Browsing All posts tagged under »freedom of speech«

What Defamation Is and Isn’t: On Writing about Abuses of Process

December 27, 2017


“Libel and slander are legal claims for false statements of fact about a person that are printed, broadcast, spoken or otherwise communicated to others. Libel generally refers to statements or visual depictions in written or other permanent form, while slander refers to verbal statements and gestures. The term defamation is often used to encompass both […]

If You’re Determined to Write about an Unjust Restraining Order (or Other Procedural Violation), There’s No Point in NOT Naming Names

September 16, 2016


The title of this post requires qualification. There is a reason not to name names in critical speech, especially speech that’s published: It’s safer, because you’re less likely to provoke the subject’s wrath. The catch is that if you write so innocuously (i.e., so generally and anonymously) that the subject doesn’t care, then your speech will […]

NoEthics.Net Holds Judges and Lawyers Accountable to the Laws They Ply

September 5, 2016


David Palmer’s website provides a service that may not be its author’s first priority but is certainly a valuable one: It puts the shoe on the other foot. Mr. Palmer outs officers of the court who’ve been publicly censured for misconduct—and more than a few of them have felt the pinch. Here’s how one […]

The Female of the Species Is More Deadly than the Male: A Restraining Order Plot Twist That Fans of Novelist Gillian Flynn Will Appreciate

May 29, 2016


The previous post concerned the interpersonal and legal travails of a blogger who brought her story to my attention last week. Jenny has twice been served (this month) with restraining orders alleging “domestic violence” that were petitioned by an ex-boyfriend with whose son she had formed a parental attachment. The “man” resents her talking about […]

The Use of Restraining Orders to Bully Women: Jenny’s Story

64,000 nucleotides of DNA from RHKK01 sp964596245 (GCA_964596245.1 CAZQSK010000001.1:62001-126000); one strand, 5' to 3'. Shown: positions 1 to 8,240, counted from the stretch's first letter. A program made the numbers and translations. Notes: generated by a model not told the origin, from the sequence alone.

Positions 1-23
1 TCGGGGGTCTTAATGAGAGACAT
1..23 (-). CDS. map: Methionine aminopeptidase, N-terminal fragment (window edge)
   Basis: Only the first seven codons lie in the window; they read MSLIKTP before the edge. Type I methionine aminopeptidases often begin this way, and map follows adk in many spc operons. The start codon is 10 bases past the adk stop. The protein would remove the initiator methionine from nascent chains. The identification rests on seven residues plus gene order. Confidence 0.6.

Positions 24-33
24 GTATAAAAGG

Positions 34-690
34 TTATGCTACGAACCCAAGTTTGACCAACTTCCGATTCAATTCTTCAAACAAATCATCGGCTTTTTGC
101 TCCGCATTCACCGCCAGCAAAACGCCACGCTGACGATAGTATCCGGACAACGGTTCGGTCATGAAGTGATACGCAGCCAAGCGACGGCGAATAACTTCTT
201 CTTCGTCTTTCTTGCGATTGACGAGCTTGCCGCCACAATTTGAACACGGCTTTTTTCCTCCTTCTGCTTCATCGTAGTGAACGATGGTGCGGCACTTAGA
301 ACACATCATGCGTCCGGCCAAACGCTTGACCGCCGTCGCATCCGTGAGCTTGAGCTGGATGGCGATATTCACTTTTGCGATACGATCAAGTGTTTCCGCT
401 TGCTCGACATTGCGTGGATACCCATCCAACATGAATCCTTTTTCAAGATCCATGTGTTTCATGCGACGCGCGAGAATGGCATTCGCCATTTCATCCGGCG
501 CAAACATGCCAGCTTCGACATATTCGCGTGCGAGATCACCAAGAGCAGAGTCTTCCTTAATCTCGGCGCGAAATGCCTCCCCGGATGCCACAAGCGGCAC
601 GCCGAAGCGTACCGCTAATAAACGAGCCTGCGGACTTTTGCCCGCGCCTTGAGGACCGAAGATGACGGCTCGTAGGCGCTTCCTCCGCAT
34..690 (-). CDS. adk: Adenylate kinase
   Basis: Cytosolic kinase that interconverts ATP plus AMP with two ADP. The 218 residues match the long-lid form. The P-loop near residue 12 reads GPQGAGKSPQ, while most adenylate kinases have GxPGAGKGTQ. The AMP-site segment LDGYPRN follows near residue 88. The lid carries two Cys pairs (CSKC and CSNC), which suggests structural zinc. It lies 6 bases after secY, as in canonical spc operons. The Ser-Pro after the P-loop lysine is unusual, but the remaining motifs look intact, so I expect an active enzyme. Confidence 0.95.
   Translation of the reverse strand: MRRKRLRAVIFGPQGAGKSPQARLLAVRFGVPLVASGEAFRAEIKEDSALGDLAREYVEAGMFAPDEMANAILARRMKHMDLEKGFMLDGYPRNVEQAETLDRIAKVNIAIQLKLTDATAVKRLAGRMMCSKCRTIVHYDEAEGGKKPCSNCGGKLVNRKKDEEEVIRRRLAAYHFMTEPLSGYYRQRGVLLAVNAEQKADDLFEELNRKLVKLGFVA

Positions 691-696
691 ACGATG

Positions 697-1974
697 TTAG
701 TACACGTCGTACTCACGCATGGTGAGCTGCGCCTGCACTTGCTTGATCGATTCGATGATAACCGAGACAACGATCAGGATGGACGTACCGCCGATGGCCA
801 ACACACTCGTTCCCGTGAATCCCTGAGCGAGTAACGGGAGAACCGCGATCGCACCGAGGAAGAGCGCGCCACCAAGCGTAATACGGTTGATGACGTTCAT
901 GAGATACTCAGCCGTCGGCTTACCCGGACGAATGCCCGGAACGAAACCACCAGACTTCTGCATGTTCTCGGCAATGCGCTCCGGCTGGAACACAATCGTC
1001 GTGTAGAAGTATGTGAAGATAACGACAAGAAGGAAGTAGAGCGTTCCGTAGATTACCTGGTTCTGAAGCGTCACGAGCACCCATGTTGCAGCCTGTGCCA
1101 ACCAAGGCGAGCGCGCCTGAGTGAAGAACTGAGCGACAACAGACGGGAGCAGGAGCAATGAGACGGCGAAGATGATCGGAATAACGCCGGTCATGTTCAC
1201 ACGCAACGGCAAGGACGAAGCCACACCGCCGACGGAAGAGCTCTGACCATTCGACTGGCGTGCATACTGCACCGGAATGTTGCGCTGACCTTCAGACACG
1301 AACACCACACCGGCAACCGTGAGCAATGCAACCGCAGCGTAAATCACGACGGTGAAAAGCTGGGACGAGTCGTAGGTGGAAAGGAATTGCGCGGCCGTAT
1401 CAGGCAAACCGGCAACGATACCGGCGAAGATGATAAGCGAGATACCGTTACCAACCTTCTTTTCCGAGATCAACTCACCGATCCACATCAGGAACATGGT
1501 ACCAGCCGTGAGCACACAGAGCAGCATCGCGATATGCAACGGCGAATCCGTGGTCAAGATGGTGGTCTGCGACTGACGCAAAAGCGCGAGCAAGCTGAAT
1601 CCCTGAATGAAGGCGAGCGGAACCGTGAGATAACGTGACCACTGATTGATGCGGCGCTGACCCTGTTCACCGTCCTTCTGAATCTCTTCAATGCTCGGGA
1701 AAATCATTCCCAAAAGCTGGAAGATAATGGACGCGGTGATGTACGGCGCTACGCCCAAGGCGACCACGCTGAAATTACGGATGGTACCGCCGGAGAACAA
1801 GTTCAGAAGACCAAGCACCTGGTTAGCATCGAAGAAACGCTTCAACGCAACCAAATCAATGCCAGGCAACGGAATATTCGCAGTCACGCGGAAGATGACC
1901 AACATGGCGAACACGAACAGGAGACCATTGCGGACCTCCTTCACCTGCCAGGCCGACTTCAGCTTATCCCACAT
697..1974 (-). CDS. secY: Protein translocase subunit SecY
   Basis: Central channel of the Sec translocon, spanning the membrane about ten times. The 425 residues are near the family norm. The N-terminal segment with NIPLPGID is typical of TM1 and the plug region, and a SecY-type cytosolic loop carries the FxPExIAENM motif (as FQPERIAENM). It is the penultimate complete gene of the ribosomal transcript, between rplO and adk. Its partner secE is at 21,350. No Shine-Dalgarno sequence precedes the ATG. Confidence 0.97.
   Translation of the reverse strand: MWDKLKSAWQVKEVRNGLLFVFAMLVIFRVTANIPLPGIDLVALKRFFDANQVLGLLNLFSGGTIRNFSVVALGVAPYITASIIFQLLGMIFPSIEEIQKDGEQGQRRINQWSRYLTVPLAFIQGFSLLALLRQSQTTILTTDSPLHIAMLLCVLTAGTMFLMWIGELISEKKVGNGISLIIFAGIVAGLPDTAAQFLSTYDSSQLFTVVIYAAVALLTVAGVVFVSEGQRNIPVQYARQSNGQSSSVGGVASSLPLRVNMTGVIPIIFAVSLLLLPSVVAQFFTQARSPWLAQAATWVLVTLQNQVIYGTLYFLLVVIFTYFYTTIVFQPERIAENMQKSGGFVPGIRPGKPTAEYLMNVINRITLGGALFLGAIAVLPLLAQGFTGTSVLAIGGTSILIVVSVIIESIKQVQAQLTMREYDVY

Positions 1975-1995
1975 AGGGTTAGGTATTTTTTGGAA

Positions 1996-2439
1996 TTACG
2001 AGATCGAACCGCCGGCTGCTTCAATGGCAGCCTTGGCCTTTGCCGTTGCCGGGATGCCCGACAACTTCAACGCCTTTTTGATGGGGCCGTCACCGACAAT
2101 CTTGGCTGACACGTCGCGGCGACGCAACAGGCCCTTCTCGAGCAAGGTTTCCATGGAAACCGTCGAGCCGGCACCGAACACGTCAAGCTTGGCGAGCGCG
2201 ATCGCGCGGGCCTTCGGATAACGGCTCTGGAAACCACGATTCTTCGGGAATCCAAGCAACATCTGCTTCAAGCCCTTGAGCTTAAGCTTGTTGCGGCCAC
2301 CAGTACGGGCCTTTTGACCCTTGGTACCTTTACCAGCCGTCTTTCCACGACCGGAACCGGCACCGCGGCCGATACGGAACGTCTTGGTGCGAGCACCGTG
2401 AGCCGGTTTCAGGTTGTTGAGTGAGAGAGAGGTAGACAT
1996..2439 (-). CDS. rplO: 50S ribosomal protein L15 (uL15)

May 26, 2016


A woman named Jenny brought her blog to my attention yesterday. Jenny reports she was falsely accused of domestic violence for no better motive than to hurt her, and she prevailed in court. I broke down during my turn to defend myself, but I couldn’t help it. My heart hurt so badly. I was in […]

Gimme a Break: A Response to Marlisse Silver Sweeney’s “What the Law Can (and Can’t) Do about Online Harassment”

May 14, 2016


“It was late summer when we met, on a patio jutting out onto the Pacific. The night was still warm as I sipped my Gewürztraminer and asked him about his exciting career. His articulate responses drew me in, and I breathed back nerves and adrenaline with the ocean air as we continued this perfect first […]

FABRY v. POWERS: An Injunction against a Woman That Underscores the Wastefulness and Absurdity of the Restraining Order Process, and Its Licensing of Civil Rights Violations by the Courts

May 12, 2016


Contents of this post were independently investigated by the writer. He alone is responsible for the post’s authorship. Here is a chart prepared by the “state administrative offices of the courts” in 2010 that puts the number of “general” and “limited” jurisdiction state courts in our country at about 30,000. Here is a single judge’s docket for this […]